– notes, frequently asked questions and useful links from the archivist and curator of manuscripts at Balliol College, University of Oxford. Opinions expressed are the author's own.

Posts tagged “WWII

Q&A: war memorials at St Cross Church

There are four WW1 memorials in St Cross Church, Holywell – two also record information about the fallen in WW2.

St Cross parish War Memorial

WWI fallen: AS Adams, FF Hunt, EV Giles, CB Wren, TW Haydon, EH Freeman, HE Miller

St Peter’s-in-the-East parish War Memorial.

This was in the parish church of St Peter’s–in-the-East, which is now the Library of St Edmund Hall. It was brought to St Cross and placed on the north tower pier facing the St Cross War Memorial when St Peter’s was closed as a parish church. It is now permanently fixed in the south aisle next to the St Catherine’s Society memorial.

WWI fallen: R Andrews, J Balaam, C Butler, GRW Dickinson, H Griffith, RB Macan, E Rix, A Roe, AF Salmon, THS Townsend, MB Wilks, J Williams

WWII fallen: HC Nicholl-Smith


St Catherine’s Society War Memorial

For information about the Society, see the History of St Catherine’s College.

WWI fallen: RA Abrams,T Baker, EK Bonsey , EW Brooks, AC Burrows, T Cann, BM Carpenter, HF Clarke, HTS Cole, HC Crichton, F Dann, R Dell, WR Dibb, GRW Dickinson, HJ Dunn, Rev.VS Dunstan, KM Dyott, H Garth, Rev HJB Green, NGB King, C Lakin, C Lewis, DG Lloyd-Williams , DJ Macdonald, Rev GH Merrikin, WC Milne, JA Moore , JHC Morris, AC Neale, PLS Phipps, HT Pitcairn, GH Pollard, CB Shrewsbury, S Spencer, TG Thomas, TJB Trowman, CS Unwin, OT Walton, THH Ward, FL Warland, FWWhitlock, EE Wicks, SA Wilkes, HMWillimas, TPC Wilson THH Wood, AJ Wooldridge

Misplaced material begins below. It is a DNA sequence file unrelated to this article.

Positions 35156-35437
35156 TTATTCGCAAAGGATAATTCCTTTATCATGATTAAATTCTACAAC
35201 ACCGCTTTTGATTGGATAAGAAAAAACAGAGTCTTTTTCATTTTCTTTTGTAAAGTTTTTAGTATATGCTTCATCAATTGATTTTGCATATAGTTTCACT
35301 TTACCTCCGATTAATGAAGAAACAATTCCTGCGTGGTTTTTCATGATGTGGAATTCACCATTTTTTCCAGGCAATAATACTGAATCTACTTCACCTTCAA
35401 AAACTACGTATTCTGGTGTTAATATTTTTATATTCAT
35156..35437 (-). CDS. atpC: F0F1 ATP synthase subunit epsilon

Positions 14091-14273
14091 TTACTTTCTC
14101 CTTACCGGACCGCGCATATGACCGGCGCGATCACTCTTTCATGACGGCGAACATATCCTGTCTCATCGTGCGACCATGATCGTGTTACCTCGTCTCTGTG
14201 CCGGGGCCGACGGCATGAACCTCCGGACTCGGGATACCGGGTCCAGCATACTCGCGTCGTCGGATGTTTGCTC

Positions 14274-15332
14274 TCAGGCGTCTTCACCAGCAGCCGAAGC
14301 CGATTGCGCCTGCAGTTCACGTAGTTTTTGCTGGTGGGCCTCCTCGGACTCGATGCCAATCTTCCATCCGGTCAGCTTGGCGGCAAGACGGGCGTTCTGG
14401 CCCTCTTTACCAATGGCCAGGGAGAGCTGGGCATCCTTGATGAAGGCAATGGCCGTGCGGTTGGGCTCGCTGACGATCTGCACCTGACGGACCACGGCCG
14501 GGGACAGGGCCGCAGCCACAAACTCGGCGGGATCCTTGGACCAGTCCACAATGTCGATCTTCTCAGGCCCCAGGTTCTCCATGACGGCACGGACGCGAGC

WWII fallen: HF Banister, WAO Chandler, S Coshall, CGP Cuthbert, KG Hope, EWG Hudgel, PO Johnson, EA Legrand, EW McKeeman, AS Mitchell, GS Morris, HC Pugh , LF Sheppard, RWO Spender, JR Stephen, MD Thomas, BG Tillyard, CW Turner, ACA White, WD Paul.

Transcriptions and other information are repeated here, along with lists of the other known burials in the church. For more information about the war memorials and other commemorative inscriptions in St Cross Church, see JH Jones’ history of the building and parish. All surviving parish records, including burial records, are at the Oxfordshire History Centre. Balliol does not keep copies in the church.

Also at St Cross church is the WW1 memorial of the Balliol Boys’ Club; more information here, and all names listed here.

Short leave courses at Balliol during WW2

I receive regular enquiries about individuals who attended short leave courses at Balliol during WW2; unfortunately the reply is a fairly simple and standard one, and I hope this post will help to explain the lack of records at the college. 

Balliol’s Broad Street site was occupied by Chatham House (the Royal Institute of International Affairs) from the autumn of 1939 until August 1943. Other wartime organisations housed at Balliol included the Joint Recruiting Board and the Institute of Statistics, which remained until 1946. The Short Leave course programme began on 9 August 1943 and ended in October 1945. The few students in residence were housed next door in Trinity College.

The idea for the Courses came from AD Lindsay (Master of Balliol 1924-1949) but their administration was through a University committee and the War Office and we have no formal records about them. The courses were based in college premises, which at that time housed other categories of war work as well, but they were not part of the University of Oxford curriculum and course participants were not members of ‘their’ colleges (though many had fond memories of their time here and some continued the connection later in life) or of the University. Balliol holds very little information about the courses themselves and less about individual participants. Below is an extract from John Jones’ Balliol College: a History regarding the WW2 Short Leave Courses, pp280-1.: